This is probably obvious at this point, but it’s time to switch to crisis marketing.
Even for veterans of business and economic crises, this one is different. The most notable differences are that COVD-19 is simultaneously affecting every individual worldwide and is forcing every business to transition products, services, and operations online.
Using this as our fundamental assumptions, let’s talk through how to shift to a crisis sales and marketing strategy.
Establish a Philosophy
Clarity is essential to good decisions. This starts with having a clear understanding of what you believe and how you will make decisions. I think the best way to do this is to write down your philosophy – how you will make decisions during this crisis.
Here is my simple framework.
I know that ultimately we will make it through this crisis. I know that on the other side of this crisis life and business will return to normal. I don’t know when that will happen. Therefore, I will not take action or create goals that are dependent on timelines or dates.
I will survey the situation each day and respond to the realities of the moment.
I will serve the customers and markets that are available to me.
I will look for new, emerging, and long term opportunities.
I will focus on generating revenue as swiftly and efficiently as possible.
Get out your legal pad and write down your principles. Writing things down is amazingly calming and creates objectivity in your planning. I don’t know why, but trust me it does.
Create an Advisory Group
Unlike 2008, I have hundreds of credible advisors at my fingertips. For all the frustrations of social media, it is proving to be an incredible asset in this crisis. I can survey the market, find smart people to add to my network, and learn quickly.
My recommendation is that you first start with your own network. Start increasing your communication and sharing with the people that you already trust and partner with during business as usual. Then begin to seek, source, and filter a broader advisory network through online channels.
Getting very practical, I’ve done the following:
- I built a very specific COVID-9 list on Twitter. This list includes sales and marketing experts, financial markets experts, medical experts, and other miscellaneous people that seem wise.
- I have tuned into my Linkedin network and have that newsfeed up throughout the day. I’m liberally contributing to discussions in that newsfeed. At the same time, I very judiciously adding to that network.
- I continue to curate and read through my RSS reader – Feedly (yes, I still use one of those and you should too).
Tactical Sales and Marketing Plan
With that foundation in place, it’s time to get very actionable with the rest of this article. Here are the very specific things you need to start working on right now.
Sales Pipeline Retention Program
Protecting and generating revenue is your number one priority during a business crisis.
Account managers need to proactively engage with customers to assess their needs and viability during the crisis. Make sure that you understand how you can contribute most directly to their sustainability. Continue to deliver your products and services to support your customers.
Be vigilant for the need or opportunity to change the nature of your products and services to respond to the current market environment.
Email Marketing is the Cornerstone
Nothing is more important than email at this moment. It is our most direct line to customers and the market.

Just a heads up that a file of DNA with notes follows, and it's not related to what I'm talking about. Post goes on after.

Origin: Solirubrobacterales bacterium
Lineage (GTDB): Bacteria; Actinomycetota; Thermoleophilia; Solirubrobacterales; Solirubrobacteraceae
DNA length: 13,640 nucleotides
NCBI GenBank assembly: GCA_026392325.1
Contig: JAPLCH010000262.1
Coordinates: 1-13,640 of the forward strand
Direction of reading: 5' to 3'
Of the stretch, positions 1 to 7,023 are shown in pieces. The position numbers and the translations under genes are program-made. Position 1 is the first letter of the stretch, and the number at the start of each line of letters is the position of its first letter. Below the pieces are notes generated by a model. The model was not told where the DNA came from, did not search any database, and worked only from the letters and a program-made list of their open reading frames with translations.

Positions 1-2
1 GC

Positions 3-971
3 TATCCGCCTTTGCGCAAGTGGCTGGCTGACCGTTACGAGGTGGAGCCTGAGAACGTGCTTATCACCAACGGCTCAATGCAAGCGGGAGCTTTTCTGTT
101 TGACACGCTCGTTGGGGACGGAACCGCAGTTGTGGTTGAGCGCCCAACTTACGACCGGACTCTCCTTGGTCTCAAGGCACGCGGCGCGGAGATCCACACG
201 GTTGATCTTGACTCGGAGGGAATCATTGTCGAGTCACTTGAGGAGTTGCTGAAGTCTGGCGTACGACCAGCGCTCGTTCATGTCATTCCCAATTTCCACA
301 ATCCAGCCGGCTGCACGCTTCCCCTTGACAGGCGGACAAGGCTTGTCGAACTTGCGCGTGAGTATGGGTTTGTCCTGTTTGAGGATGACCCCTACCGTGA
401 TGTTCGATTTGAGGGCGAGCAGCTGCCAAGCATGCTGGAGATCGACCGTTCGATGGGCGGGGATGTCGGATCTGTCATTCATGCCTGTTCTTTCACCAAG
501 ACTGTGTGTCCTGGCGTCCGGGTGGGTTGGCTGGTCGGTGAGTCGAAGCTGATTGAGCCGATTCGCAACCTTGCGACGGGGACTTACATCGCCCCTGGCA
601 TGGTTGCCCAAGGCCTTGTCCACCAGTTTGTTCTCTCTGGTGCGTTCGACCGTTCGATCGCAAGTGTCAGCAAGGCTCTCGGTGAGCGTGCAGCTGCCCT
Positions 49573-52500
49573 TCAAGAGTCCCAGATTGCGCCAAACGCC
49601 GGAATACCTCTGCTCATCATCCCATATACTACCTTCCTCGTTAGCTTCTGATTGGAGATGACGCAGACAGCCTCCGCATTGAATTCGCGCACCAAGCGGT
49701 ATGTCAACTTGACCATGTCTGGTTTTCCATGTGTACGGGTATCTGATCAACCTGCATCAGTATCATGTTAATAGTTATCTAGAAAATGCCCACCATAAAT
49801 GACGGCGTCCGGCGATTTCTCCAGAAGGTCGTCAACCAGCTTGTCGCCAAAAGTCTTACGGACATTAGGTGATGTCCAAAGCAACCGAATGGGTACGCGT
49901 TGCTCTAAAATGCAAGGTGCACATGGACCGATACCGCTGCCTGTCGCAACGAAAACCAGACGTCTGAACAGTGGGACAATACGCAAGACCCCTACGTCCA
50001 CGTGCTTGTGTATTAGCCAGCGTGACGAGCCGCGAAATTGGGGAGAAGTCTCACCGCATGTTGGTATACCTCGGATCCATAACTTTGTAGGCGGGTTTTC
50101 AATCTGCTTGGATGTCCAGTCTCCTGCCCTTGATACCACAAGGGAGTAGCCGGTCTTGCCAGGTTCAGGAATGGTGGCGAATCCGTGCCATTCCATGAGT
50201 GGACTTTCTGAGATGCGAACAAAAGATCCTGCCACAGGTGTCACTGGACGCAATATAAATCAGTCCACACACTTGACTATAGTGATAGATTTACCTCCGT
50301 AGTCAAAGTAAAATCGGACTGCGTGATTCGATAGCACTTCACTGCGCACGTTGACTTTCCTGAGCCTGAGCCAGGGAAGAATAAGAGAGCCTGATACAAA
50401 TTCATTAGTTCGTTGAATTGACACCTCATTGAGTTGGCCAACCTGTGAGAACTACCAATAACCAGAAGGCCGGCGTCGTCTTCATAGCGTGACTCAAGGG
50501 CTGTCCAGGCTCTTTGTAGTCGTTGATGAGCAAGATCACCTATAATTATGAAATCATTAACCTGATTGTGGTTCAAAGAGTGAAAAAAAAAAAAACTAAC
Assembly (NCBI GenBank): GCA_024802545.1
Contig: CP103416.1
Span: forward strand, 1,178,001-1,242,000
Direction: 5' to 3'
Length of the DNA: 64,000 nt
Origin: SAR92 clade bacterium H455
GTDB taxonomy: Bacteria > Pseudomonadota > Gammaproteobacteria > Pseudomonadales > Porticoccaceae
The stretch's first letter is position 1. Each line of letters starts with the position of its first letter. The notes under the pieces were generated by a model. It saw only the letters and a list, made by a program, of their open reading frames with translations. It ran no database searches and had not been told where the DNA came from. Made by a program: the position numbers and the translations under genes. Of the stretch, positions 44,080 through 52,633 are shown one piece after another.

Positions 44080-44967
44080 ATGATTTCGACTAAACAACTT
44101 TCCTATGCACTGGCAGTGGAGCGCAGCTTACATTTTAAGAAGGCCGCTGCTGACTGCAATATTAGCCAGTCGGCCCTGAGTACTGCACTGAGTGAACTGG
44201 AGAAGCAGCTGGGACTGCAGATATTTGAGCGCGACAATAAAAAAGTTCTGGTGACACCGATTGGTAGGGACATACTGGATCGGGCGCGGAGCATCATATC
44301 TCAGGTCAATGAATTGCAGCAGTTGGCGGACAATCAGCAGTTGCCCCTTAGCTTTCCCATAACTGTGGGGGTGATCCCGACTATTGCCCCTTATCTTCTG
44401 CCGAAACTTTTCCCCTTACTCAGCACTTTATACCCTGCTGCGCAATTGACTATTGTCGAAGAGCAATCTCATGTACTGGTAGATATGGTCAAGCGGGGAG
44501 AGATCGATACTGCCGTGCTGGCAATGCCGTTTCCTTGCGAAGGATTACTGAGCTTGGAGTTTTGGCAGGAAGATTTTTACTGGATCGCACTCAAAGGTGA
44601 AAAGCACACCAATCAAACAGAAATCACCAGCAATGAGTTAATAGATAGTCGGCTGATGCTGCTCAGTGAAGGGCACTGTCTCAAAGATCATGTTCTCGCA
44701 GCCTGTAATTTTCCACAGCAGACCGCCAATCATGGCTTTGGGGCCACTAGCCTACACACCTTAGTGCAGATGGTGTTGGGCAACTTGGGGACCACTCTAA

If you have an email list, start using it.
Begin with empathy, but don’t be shy about selling and marketing your products and services. Ideally, you have made some tweaks to those products and services to make them more valuable during this crisis. At the very least you probably need to advise customers on how your business operations have changed and how customers can continue to access your products and services.
If you don’t have an email list, take this opportunity to get connected to your customers. Customers are clamoring for news and information, if for no other reason than uncertainty (and boredom in this crisis). Meanwhile, open and click-through rates have never been higher.
Reshape Your Content Marketing
Put your current editorial calendar on hold. Shift to content and topics that are relevant to your customers’ current situation.
Build new personas for your content marketing plan. What are people trying to figure out? What are people searching for? What new topics and keywords are entering into your consumers’ vocabulary?
Become the resource or curation center for all of this new curiosity.
Make sure that your sales team has all of the digital assets and collateral they need. Everything has shifted to digital in this crisis. Those flyers, folders, and glossy portfolios aren’t going to help them sell anymore.
Rapidly create landing pages, blog posts, product and service guides, ebooks, checklists, videos, and a variety of other downloadables that help customers buy.
Leverage Discounts on Advertising
This is one of the most overlooked opportunities in any crisis – advertising cost crash.
As businesses struggle or simply make foolish marketing decisions, advertising budgets get pulled out of the paid media marketplace.
These actions have a nearly immediate impact on advertising marketplaces. Google Ads, Bing Ads, and Facebook Ads get cheaper and less competitive. Even buying leads from lead aggregators get incredibly affordable, not to mention consumer data gets dirt cheap.
Take this opportunity to stock your CRM with new consumers and opportunities from cheap ad buys.
I’m not sure where the original quote came from, it’s been attributed to so many different people, but I’m a big believer in “Whatever doesn’t kill us only makes us stronger!”
Don’t stick your head in the sand. Keep moving forward. Keep marketing. Keep selling. This will make you a stronger business on the other side of this crisis.